• Falcon (Anthony Mackie) has a small part in the film and appears to take on Ant-Man after Lang attempts to infiltrate the new SHIELD headquarters in New York.
  • There’s a great moment when Lang asks Pym why they don’t just call in the Avengers to deal with Pym’s issues. Pym angrily replies that they don’t need the Avengers because “they’re too busy dropping cities from the sky”, a reference to the climatic event in “Avengers: Age of Ultron”.
  • The Wasp is teased in a flashback sequence where Pym and his wife disable a nuke, mid-flight. The character is teased again when Pym psses the suit on to Hope (Evangeline Lilly), his daughter.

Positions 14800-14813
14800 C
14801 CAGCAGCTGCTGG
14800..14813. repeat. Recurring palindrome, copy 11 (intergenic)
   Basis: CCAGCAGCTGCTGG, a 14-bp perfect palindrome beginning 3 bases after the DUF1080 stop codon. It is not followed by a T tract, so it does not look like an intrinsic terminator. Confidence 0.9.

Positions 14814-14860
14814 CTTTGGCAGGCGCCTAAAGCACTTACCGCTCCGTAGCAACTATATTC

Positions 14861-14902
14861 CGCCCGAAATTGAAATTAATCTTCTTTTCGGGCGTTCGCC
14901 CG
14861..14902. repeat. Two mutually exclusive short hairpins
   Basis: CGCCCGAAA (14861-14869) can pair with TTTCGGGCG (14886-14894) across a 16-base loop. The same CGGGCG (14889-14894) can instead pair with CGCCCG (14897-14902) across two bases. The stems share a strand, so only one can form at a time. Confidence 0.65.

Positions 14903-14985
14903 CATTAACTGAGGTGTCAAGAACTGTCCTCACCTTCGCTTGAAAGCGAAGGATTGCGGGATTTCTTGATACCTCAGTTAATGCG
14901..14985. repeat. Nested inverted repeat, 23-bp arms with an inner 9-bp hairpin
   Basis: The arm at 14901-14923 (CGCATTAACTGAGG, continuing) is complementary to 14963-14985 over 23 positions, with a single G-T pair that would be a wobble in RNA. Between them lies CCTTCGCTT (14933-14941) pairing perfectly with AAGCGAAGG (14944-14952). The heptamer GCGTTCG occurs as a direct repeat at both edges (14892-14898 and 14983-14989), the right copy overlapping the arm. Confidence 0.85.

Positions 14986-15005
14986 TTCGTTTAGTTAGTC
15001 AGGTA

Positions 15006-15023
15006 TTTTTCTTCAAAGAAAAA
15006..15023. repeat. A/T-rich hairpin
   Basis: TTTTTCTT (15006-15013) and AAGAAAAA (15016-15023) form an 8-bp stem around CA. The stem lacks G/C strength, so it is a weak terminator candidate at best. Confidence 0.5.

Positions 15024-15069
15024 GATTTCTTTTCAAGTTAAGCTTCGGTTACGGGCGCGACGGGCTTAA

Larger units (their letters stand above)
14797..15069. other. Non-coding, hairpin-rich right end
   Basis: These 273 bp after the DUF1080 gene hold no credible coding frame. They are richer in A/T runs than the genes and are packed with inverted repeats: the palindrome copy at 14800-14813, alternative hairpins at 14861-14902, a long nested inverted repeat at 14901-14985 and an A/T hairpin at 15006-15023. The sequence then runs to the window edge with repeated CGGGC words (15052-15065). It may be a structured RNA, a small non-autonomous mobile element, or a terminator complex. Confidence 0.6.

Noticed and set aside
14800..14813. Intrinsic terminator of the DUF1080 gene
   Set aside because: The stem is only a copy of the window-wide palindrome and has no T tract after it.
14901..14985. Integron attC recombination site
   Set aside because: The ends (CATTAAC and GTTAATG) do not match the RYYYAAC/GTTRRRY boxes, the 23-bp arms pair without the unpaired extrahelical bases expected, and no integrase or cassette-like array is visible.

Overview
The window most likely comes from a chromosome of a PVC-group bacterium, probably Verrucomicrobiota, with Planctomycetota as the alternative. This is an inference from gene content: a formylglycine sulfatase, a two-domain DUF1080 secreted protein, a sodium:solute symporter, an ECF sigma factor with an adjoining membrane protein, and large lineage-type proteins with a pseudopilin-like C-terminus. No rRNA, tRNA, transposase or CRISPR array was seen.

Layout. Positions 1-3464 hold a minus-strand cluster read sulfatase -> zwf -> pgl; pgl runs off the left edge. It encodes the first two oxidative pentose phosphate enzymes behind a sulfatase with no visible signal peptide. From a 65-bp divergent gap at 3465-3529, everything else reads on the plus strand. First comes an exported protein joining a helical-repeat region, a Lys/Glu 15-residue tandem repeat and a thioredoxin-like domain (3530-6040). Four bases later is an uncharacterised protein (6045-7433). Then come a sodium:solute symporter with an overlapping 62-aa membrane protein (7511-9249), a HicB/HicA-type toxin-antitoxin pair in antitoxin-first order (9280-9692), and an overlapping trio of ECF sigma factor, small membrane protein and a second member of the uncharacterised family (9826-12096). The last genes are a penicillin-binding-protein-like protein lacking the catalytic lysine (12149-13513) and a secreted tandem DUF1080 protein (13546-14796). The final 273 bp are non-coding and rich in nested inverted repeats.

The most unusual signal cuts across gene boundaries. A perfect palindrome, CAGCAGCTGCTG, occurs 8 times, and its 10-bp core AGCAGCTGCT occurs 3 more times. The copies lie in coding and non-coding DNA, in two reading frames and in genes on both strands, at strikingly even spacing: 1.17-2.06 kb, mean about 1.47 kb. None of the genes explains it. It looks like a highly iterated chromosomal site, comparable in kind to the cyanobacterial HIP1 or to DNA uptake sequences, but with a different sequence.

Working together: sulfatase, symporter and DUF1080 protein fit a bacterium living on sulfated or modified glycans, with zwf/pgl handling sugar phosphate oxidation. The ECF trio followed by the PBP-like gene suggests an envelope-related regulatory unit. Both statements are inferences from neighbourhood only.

It’s your typical origin story but it’s a fun one and Hank Pym finally gets his moment in the sun. Additionally, with Stark out of the Avengers, Sam tells Steve Rogers (Evans) in a post-credits sequence that he “knows a guy who can help” after they finally locate Bucky. Seems like Falcon was impressed enough with Scott that he believes Scott could be one of the Avengers…the reason why this movie comes after the last Avengers movie was because Edgar Wright was attached to direct the film but was dropped due to creative differences. The movie’s release date was moved up a couple times as a result. As it stands, this is fun B-level MCU fodder and a solid and clever action film. The final battle between Cross and Lang is really cool, taking place in Lang’s daughter’s room — but in smaller size so as not to wreck anything.